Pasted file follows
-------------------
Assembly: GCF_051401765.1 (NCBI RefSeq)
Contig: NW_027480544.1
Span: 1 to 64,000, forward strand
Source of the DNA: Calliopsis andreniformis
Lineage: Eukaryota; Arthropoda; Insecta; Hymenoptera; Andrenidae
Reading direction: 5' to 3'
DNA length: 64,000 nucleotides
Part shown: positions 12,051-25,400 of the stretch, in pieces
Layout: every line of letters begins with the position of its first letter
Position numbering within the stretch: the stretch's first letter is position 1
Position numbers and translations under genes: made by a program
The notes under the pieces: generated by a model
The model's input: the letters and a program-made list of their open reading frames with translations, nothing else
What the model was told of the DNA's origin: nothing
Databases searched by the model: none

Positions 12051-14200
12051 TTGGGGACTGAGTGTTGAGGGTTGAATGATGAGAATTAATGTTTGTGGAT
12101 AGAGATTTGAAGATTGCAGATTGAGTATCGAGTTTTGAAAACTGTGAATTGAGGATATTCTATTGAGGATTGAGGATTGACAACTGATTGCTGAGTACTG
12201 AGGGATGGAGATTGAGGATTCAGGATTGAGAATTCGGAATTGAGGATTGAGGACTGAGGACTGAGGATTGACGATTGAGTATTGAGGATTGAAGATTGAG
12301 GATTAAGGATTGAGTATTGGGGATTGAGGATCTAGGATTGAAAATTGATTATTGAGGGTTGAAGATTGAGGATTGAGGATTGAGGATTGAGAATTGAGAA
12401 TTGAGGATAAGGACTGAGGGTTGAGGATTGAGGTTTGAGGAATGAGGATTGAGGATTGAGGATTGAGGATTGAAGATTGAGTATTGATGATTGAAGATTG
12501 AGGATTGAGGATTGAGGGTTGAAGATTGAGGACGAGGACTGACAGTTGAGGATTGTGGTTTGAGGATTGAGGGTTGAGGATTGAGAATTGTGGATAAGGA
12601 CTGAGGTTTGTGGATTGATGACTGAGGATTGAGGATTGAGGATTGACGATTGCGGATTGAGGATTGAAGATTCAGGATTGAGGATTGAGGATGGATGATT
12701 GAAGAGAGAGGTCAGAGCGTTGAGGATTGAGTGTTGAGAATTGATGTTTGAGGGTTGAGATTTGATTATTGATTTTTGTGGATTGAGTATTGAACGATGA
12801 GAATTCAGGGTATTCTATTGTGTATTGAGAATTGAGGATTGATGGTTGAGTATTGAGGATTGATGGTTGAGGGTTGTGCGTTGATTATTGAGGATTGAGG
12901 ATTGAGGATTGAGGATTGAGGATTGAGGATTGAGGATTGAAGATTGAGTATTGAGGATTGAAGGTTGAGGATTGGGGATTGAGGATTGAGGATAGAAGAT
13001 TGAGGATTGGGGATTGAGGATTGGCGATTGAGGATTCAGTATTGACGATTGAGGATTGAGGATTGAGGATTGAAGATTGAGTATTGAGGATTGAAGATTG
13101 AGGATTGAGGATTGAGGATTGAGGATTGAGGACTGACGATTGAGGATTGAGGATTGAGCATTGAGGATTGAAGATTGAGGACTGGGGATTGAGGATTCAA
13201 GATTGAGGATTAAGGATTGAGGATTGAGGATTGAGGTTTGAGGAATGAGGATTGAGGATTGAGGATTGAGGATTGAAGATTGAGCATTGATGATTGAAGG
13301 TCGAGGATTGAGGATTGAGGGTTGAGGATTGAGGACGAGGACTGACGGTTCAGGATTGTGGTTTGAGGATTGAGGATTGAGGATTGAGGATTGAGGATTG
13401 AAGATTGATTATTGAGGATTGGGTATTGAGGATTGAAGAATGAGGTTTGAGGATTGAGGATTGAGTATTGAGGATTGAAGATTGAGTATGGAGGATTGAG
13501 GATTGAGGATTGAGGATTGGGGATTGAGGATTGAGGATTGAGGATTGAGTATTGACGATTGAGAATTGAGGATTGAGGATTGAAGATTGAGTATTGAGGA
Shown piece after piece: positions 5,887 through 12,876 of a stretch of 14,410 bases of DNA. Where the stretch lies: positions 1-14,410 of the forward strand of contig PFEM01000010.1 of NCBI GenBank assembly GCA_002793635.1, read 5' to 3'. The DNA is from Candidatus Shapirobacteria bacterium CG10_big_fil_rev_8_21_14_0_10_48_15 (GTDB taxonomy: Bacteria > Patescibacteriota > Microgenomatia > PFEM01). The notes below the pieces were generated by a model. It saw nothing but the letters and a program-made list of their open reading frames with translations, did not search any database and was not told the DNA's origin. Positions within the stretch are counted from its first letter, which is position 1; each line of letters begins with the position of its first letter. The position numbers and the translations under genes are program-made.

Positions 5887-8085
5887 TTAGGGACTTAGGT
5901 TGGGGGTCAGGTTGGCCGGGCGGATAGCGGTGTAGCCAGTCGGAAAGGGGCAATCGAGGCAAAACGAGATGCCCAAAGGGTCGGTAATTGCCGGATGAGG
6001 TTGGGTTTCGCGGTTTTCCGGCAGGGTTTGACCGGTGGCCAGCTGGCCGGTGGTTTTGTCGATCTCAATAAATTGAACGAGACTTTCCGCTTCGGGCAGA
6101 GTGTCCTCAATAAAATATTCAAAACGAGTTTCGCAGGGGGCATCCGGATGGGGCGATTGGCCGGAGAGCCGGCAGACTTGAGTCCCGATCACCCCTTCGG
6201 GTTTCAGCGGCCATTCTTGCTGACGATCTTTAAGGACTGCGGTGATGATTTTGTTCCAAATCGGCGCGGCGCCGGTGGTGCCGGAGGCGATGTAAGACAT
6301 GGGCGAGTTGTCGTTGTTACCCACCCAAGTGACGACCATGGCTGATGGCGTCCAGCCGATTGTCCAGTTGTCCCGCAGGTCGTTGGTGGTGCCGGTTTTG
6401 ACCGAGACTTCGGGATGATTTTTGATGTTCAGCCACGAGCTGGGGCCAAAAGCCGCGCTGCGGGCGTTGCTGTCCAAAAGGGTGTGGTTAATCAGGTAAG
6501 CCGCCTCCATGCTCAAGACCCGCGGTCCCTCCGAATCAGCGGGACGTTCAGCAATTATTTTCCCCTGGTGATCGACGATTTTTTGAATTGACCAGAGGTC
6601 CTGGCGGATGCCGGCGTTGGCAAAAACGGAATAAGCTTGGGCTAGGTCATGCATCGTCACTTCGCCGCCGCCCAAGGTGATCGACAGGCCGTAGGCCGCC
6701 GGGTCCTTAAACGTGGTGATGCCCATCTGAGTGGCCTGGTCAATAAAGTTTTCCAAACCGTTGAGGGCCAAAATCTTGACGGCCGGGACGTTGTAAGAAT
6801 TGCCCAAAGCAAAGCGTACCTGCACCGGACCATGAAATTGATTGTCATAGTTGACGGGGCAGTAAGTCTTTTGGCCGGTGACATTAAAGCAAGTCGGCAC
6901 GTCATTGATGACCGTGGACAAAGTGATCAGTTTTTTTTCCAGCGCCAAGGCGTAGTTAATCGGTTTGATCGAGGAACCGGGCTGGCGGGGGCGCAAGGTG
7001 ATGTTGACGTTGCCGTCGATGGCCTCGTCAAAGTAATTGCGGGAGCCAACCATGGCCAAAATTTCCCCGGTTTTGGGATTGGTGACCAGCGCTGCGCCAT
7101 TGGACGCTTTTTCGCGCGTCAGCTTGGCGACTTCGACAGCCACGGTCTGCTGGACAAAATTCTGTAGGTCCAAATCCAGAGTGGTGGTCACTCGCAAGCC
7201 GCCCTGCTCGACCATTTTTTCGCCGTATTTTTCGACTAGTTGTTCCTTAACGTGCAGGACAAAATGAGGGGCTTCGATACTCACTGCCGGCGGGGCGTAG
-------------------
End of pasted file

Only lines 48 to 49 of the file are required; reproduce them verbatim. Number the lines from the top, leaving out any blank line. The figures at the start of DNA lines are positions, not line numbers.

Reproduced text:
7101 TGGACGCTTTTTCGCGCGTCAGCTTGGCGACTTCGACAGCCACGGTCTGCTGGACAAAATTCTGTAGGTCCAAATCCAGAGTGGTGGTCACTCGCAAGCC
7201 GCCCTGCTCGACCATTTTTTCGCCGTATTTTTCGACTAGTTGTTCCTTAACGTGCAGGACAAAATGAGGGGCTTCGATACTCACTGCCGGCGGGGCGTAG